Such a simple book, and such fun and math learning while reading it. At the same time my oldest can practice her beginning reading skills with it (though she could have read it all, I helped after the first pages that were only just counting when we came to the sets, to make it more fluid for the math to pop up), she was also learning without pain the basis of multiplication with the book, it is a good visual. She noticed the groups that can form 12, and verbally said three groups of four, four groups of three, or six times two cherries make 12. We are not formally learning multiplication but I appreciate that living math has opened my horizons to look for math in our Bible study, in books, in tales, in life, and to always be on the watch for books and games that foster or incite children to think about numbers, fractions, counting, grouping, solving problems, etc. This book is very easy, it is just pictures of one gummy bear, two, three, etc, and then it has twelve and different grouping, it is written in rhyming form, and it was perfect for my six year old. My four year old liked listening to it and looking at the pictures and numbers. Do not be discouraged if you read the book or a similar one and your child just listens to it, if you have books like this, read them from time to time and you may get deeper responses to it every time.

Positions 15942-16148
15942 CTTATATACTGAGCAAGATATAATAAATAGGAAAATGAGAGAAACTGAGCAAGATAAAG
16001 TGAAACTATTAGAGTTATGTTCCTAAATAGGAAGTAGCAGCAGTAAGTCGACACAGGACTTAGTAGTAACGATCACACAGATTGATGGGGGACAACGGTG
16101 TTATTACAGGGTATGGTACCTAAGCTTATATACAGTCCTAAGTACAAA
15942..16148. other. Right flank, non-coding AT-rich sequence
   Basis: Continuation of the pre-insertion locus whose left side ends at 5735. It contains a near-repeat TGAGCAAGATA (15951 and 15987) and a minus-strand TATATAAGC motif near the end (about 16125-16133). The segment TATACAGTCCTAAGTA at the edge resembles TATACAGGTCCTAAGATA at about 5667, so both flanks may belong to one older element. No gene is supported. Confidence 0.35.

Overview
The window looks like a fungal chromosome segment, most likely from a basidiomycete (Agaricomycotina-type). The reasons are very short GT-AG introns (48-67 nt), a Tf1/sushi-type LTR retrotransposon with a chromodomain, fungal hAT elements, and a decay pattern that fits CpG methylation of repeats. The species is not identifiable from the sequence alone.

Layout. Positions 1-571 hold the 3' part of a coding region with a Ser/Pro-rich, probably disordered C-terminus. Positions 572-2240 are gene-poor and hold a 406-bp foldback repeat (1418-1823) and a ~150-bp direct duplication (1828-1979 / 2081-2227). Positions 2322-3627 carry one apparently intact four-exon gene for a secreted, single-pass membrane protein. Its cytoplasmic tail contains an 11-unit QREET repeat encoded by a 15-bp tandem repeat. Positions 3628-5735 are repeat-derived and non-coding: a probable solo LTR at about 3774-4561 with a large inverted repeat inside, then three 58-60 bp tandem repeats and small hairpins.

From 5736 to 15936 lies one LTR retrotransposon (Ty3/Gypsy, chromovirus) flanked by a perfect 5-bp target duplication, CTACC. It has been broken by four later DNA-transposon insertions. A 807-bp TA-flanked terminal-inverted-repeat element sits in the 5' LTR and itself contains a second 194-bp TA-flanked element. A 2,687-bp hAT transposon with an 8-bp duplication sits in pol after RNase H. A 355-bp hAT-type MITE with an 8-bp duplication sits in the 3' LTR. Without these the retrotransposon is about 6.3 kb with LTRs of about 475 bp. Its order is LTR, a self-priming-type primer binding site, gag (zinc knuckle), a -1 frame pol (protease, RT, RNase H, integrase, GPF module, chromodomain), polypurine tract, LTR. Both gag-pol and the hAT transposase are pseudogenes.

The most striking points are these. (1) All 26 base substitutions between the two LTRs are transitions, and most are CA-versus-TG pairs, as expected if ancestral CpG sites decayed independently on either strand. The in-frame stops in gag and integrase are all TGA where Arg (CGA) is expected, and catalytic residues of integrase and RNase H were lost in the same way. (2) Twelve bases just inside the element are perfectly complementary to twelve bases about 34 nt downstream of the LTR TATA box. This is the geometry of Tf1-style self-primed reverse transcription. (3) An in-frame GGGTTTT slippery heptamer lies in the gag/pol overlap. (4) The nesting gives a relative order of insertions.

Then we had one of those “silly” workbooks you buy at the grocery store, with Arthur (which we do not watch but they know about), and simple fill in the blank activities, and again, she liked the independence of reading and writing the numbers in the jerseys of Arthur and his team. I do believe one can use worksheets, as long as they are not your primary source of teaching, and as long as the child is not burned with worksheet after worksheet for everything every time.
Many are scared about having big gaps or children not making grade level progress when they follow this “living math” approach. Personally, I like having MEP because every year I can look at the skills being taught, and because I get peace of mind following a program, even if we follow it “my way”. For example, my daughter is an old Kindergartener, she is six already but she will not be on Ambleside Year 1 until next fall. We are at the middle of MEP year 1, and I do not feel the rush to have to do a lesson from it every time we do math. I can wing it and include these other math books, games, and activities, and I know she is moving forward fine.
For young children, and older too, how do you approach math? Do you think they need to be working at a certain level at a certain age? Or are you happy if wherever they are they get it fine and enjoy it for the most part? Are you scared about leaving the more formal worksheet practice from the curriculum you use and to do some more “living math”? Or have you seen success whenever you have tackled things in a more innovative and less orthodox manner? Remember that not being slaved to a curriculum is a leisure we have at our disposition because we homeschool 🙂